The predictions made in my ‘Week Ahead’ updates (which you receive every Monday in Port Phillip Insider) should be understood in the context of what I have written above. I am usually just looking for good odds of mean reversion and then taking part profit once it occurs. It’s not rocket science. But it’s very effective.

If you’d like to know more about my Alpha Wave Trader service, you can check it out here.

Please continue reading below to my Week Ahead update and video.


A Birdseye View of ASX 200


[A new year has begun, so I’ve put together a video for you outlining the technical situation in the ASX 200 from the semi-annual charts into the weekly chart. Click on the picture above to learn how to analyse markets across different time scales.]

With a new year kicking off, I thought it would be good to have a look at the ASX 200 from the big picture to the small so you can understand the lines in the sand that I have set up based on different time frames.

The confusing thing about analysing markets is that they can be bullish in the long term but bearish in the short-term. It’s a difficult concept to get your head around.

We like to have clear definitions of things so we can make sense of the world around us.

Saying that the market is both bullish and bearish at the same time sounds like an impossibility to most people. But when you look at markets across different time scales, that’s what happens. It is necessary to analyse markets across different time scales to build up a picture of where the key support and resistance zones are.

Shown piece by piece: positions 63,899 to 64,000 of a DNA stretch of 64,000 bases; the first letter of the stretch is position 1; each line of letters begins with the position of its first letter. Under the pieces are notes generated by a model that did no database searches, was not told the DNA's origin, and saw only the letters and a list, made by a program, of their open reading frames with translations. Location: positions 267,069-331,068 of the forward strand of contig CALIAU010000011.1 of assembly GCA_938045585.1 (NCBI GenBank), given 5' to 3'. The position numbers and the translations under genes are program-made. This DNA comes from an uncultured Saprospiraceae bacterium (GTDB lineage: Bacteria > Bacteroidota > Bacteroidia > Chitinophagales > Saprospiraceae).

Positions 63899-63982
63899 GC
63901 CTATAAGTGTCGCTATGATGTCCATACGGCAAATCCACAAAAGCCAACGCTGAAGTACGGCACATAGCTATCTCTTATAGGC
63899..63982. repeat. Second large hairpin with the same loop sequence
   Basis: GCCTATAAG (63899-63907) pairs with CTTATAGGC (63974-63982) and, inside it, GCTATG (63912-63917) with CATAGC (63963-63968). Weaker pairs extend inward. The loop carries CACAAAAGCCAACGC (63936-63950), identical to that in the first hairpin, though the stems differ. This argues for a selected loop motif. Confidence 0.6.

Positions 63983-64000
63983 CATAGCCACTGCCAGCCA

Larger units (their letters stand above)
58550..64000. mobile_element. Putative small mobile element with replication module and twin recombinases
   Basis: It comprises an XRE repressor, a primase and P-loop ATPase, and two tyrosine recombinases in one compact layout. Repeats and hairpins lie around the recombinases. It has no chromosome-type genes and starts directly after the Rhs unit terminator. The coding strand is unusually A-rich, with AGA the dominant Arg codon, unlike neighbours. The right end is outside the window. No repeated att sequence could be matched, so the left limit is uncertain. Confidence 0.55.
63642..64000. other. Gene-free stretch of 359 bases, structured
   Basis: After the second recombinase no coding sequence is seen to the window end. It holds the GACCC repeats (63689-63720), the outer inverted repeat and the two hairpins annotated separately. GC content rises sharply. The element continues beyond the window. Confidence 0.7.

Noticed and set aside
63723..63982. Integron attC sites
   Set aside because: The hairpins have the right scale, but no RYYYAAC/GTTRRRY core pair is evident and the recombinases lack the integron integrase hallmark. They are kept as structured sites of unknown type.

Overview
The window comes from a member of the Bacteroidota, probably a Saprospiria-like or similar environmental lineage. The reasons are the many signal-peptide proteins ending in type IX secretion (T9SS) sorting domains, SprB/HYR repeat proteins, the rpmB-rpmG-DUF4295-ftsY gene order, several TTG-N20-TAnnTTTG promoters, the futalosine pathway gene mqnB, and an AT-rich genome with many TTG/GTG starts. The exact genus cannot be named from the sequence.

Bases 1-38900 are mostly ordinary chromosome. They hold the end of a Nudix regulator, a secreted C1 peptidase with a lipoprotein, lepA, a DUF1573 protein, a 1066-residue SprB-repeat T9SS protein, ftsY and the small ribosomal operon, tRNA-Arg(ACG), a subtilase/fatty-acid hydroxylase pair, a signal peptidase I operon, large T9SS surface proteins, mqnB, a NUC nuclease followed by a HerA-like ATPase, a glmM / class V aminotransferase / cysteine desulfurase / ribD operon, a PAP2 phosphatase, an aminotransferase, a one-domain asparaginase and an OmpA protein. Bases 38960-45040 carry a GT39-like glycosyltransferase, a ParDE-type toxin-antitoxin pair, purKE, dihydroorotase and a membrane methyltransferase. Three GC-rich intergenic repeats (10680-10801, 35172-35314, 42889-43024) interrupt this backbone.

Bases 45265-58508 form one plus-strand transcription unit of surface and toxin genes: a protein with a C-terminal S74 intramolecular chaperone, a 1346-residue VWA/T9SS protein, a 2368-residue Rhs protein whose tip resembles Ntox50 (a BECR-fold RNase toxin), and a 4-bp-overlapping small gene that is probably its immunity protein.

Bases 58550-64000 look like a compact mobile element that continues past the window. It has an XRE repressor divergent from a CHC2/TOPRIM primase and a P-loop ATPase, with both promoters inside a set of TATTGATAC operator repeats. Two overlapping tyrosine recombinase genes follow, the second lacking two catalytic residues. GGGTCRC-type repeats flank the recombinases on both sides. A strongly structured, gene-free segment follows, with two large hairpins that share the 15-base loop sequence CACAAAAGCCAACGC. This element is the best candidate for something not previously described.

My own model of market behaviour is based on analysing the most recent buy and sell pivots across different time scales to give me a sense of market direction. A market can have a quarterly chart where the most recent pivot is a buy pivot but a monthly chart with the most recent pivot as a sell pivot.

It is rare to have all time scales agreeing at once and the trick to trading is understanding how all the different time scales interact with each other.

As it stands in the ASX 200 we have a bullish semi-annual, quarterly and monthly chart but a bearish weekly chart.

So I am expecting to see some more weakness in the days ahead as a result of Trump’s surprising move of killing Iran’s most senior general, but there will be lots of support beneath the market. I will not get extremely bearish on our market until we see a semi-annual close in the ASX 200 futures below 6,304.

I explain everything in detail for you in the video above.

Happy New Decade to you and I wish you the greatest success in your trading and investing in the year ahead.


Murray Dawes,
Editor, Alpha Wave Trader